A toolkit for creating a real-time 3D image of the entire Earth should include a few good satellites with high-resolution, remote imaging capabilities. Hollywood might have us believe these are a dime a dozen. For monitoring and recognizing both man-made and natural changes on a global scale, though, it turns out that viable options are limited, and choosing which to use for the best results can be tricky.
Hairong Qi, Gonzalez Family Professor in EECS, has navigated this over the last three years while contributing her expertise in remote sensing techniques to world-mapping projects supported by Intelligence Advanced Research Projects Activity (IARPA).
“My area is computer vision and machine learning,” said Qi. “In my case, remote sensing becomes one of the application areas where I could apply machine learning and computer vision algorithms.”
Due to the diverse biome of the Earth’s surface, the trained model is difficult to generalize as the needed training data for these algorithms are much less holistically representative of the surface. The IARPA projects seek more advanced machine learning and artificial intelligence approaches to meet this data demand.
The projects work together over two contracts. CORE 3D (Creation of Operationally Realistic 3D Environment), from 2017 to 2020, developed a methodology to create an accurate and realistic 3D model for situational awareness essential to military, humanitarian, and intelligence mission planning.
The more recent contract, SMART (Space-Based Machine Automated Recognition Technique), builds on CORE 3D to automate broad-area satellite imagery sources to detect and assess changes on the Earth’s surface—providing timely discovery and robust monitoring of both human-made and natural changes.
Qi’s area of specialty is key for meeting the challenge of capturing such a wholistic picture of changes over time—enabling real-time situational awareness fueled by advanced computer vision and machine learning processes.
“Analyzing the entire Earth surface and providing real-time assessment in just a few hours is unthinkable,” she said. “This would require your models to be light without sacrificing accuracy.”
The other big challenge is the system’s capacity for generalization. A model that recognizes the architecture of North America will not recognize the material and building designs of regions like South America or Asia, or that a model that recognizes the material in summer might not work for the same material in winter. Beyond mapping relatively static architecture, the focus of CORE 3D, the ever-changing nature of a planet-size event evolution added to the challenge of detecting surface changes over time, the goal of the SMART phase.
“We ran into a lot of false positives,” said Qi. “You have a lot of interference from the atmosphere, from clouds, from different weather conditions, and different seasons. All of those cause problems to your detection.”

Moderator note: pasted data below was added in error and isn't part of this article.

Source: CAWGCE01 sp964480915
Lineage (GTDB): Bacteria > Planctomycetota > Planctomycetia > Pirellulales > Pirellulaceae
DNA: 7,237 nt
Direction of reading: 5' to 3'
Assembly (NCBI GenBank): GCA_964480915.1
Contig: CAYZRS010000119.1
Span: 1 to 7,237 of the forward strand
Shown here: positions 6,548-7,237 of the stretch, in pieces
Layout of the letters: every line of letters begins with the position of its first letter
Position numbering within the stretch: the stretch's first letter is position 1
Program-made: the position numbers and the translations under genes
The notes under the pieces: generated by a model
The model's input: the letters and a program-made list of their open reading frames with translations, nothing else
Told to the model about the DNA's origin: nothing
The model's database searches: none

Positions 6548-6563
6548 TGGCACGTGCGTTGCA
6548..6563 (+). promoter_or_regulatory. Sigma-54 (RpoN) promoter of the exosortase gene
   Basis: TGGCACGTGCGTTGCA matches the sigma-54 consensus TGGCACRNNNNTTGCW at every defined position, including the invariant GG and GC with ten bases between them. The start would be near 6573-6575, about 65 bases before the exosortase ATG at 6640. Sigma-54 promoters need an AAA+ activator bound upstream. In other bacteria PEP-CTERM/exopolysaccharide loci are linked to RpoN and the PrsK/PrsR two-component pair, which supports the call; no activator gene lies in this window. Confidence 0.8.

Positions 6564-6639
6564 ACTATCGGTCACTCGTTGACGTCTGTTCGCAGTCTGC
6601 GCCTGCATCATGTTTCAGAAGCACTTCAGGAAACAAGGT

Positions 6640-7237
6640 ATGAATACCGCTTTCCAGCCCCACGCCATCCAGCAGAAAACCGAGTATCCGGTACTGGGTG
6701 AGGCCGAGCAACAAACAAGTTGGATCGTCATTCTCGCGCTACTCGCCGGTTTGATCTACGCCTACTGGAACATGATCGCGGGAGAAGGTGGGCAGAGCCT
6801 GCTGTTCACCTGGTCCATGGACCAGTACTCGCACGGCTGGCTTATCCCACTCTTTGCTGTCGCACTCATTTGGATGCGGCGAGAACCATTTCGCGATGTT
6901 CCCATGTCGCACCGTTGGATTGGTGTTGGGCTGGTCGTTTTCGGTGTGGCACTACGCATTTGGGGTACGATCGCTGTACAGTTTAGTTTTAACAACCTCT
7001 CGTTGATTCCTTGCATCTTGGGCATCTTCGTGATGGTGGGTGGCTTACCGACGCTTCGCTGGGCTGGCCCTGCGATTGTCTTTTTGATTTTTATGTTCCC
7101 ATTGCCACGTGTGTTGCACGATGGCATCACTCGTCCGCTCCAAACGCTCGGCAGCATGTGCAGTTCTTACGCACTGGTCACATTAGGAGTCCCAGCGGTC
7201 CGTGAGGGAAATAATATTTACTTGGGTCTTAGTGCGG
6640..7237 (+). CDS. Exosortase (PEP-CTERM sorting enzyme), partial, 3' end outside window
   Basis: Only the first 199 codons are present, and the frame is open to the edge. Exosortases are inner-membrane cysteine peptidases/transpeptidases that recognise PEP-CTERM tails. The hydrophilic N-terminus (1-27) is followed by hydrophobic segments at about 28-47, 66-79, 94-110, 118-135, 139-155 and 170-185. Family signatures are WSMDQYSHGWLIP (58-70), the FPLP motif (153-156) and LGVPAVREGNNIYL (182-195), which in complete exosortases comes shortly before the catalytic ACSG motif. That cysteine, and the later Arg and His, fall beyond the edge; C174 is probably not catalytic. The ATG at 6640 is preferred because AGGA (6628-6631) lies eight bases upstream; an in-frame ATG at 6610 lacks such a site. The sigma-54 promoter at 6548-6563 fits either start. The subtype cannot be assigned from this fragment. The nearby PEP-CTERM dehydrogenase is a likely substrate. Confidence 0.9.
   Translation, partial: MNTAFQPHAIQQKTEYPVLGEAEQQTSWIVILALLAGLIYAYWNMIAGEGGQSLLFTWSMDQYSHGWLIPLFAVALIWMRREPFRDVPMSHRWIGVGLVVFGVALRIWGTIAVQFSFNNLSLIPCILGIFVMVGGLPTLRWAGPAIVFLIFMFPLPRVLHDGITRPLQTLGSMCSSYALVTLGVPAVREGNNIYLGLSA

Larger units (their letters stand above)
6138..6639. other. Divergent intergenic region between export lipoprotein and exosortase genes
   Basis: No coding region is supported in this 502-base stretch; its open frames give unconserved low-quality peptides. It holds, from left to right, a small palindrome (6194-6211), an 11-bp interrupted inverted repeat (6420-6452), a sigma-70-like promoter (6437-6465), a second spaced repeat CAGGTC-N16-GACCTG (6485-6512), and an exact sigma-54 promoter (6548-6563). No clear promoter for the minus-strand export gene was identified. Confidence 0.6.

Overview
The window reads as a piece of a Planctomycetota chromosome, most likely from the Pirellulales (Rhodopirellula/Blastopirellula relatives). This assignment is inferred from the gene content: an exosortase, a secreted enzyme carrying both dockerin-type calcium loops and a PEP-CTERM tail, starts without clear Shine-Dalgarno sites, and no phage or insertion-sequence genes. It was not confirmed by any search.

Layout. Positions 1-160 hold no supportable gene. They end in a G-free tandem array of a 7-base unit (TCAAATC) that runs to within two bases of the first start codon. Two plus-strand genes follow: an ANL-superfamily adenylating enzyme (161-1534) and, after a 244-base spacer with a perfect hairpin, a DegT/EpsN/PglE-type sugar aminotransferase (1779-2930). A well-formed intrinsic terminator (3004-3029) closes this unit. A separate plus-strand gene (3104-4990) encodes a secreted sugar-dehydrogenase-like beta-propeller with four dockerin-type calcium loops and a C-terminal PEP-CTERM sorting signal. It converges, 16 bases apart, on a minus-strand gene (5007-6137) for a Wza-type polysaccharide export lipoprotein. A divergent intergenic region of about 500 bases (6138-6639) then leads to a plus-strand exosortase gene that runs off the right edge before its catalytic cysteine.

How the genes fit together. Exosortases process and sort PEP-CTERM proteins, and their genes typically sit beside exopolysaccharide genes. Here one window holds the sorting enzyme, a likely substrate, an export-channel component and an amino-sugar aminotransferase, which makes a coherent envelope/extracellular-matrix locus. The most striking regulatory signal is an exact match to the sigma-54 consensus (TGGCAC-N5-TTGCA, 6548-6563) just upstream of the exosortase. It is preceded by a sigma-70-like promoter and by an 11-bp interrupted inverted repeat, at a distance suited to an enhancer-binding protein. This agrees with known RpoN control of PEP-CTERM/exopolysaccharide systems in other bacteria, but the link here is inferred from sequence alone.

That’s why multiple types of satellite imagery come into play for cross-checking the data across multiple spectral bands. Each type of imaging device has a different balance of resolution along spectral, spatial, and temporal domains.
“We use three kinds: Landsat, Sentinel, and Worldview,” said Qi. “With Landsat, we have more frequent access to the images: on a daily basis. But because the temporal resolution is very high, then the spatial resolution is very poor. Each pixel is around 30 square meters of spatial resolution. Sentinel, on the other hand, has a spatial resolution of roughly 10 square meters, but we only have a new image every two weeks. Worldview has the best spatial resolution, which is one meter—very accurate. But unfortunately, we have just a handful of those images.”
Project partners—research teams at multiple universities coordinated by international company Accenture—drill down from Landsat’s coarser resolution coverage of the Earth for a quick board area screening to mark potential areas that might undergo changes of interest.
“We come in and specify if this is a true change, and if it indeed is a change, at which phase is the change,” said Qi. “Our processing algorithm has already been integrated into Accenture’s pipeline.”
Qi thanks Paul Montgomery, director for government-industry partnerships in UT’s Office of Research, Innovation, and Economic Development, for reaching out and helping her connect to the project. These kinds of projects have provided her graduate students with great opportunities working with world-renowned experts in computer vision, remote sensing, and machine learning.
“I’m proud of our graduate students: Maofeng Tang, Fanqi Wang, Razieh Baghbaderani, Konstantinos Georgiou, and post-doc researcher, Weisheng Tang,” said Qi. “I have never come across a problem that they cannot solve! They are well trained to handle these real-world problems, and then be able to publish their work at top conferences.”
Projects like these give Engineering Vols a chance to see their contributions in the big picture of international collaboration—a satellite view for the Big Orange experience.